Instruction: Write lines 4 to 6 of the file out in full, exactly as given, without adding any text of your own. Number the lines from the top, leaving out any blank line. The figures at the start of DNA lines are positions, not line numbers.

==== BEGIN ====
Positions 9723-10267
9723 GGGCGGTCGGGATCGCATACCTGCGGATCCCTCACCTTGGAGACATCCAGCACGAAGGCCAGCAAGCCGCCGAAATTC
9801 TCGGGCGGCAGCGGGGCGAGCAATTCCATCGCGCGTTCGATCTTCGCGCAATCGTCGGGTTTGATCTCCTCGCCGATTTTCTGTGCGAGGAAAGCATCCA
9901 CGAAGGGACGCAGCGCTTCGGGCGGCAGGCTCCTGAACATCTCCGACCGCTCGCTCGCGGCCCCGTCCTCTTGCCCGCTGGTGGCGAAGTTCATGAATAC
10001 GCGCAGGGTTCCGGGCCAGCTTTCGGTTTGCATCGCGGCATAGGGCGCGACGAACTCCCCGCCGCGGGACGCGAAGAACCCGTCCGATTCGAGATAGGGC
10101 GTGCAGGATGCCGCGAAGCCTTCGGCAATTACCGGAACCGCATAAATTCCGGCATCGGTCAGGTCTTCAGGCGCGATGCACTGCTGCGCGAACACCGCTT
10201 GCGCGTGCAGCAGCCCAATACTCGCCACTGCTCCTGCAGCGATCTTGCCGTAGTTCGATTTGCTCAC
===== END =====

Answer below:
9901 CGAAGGGACGCAGCGCTTCGGGCGGCAGGCTCCTGAACATCTCCGACCGCTCGCTCGCGGCCCCGTCCTCTTGCCCGCTGGTGGCGAAGTTCATGAATAC
10001 GCGCAGGGTTCCGGGCCAGCTTTCGGTTTGCATCGCGGCATAGGGCGCGACGAACTCCCCGCCGCGGGACGCGAAGAACCCGTCCGATTCGAGATAGGGC
10101 GTGCAGGATGCCGCGAAGCCTTCGGCAATTACCGGAACCGCATAAATTCCGGCATCGGTCAGGTCTTCAGGCGCGATGCACTGCTGCGCGAACACCGCTT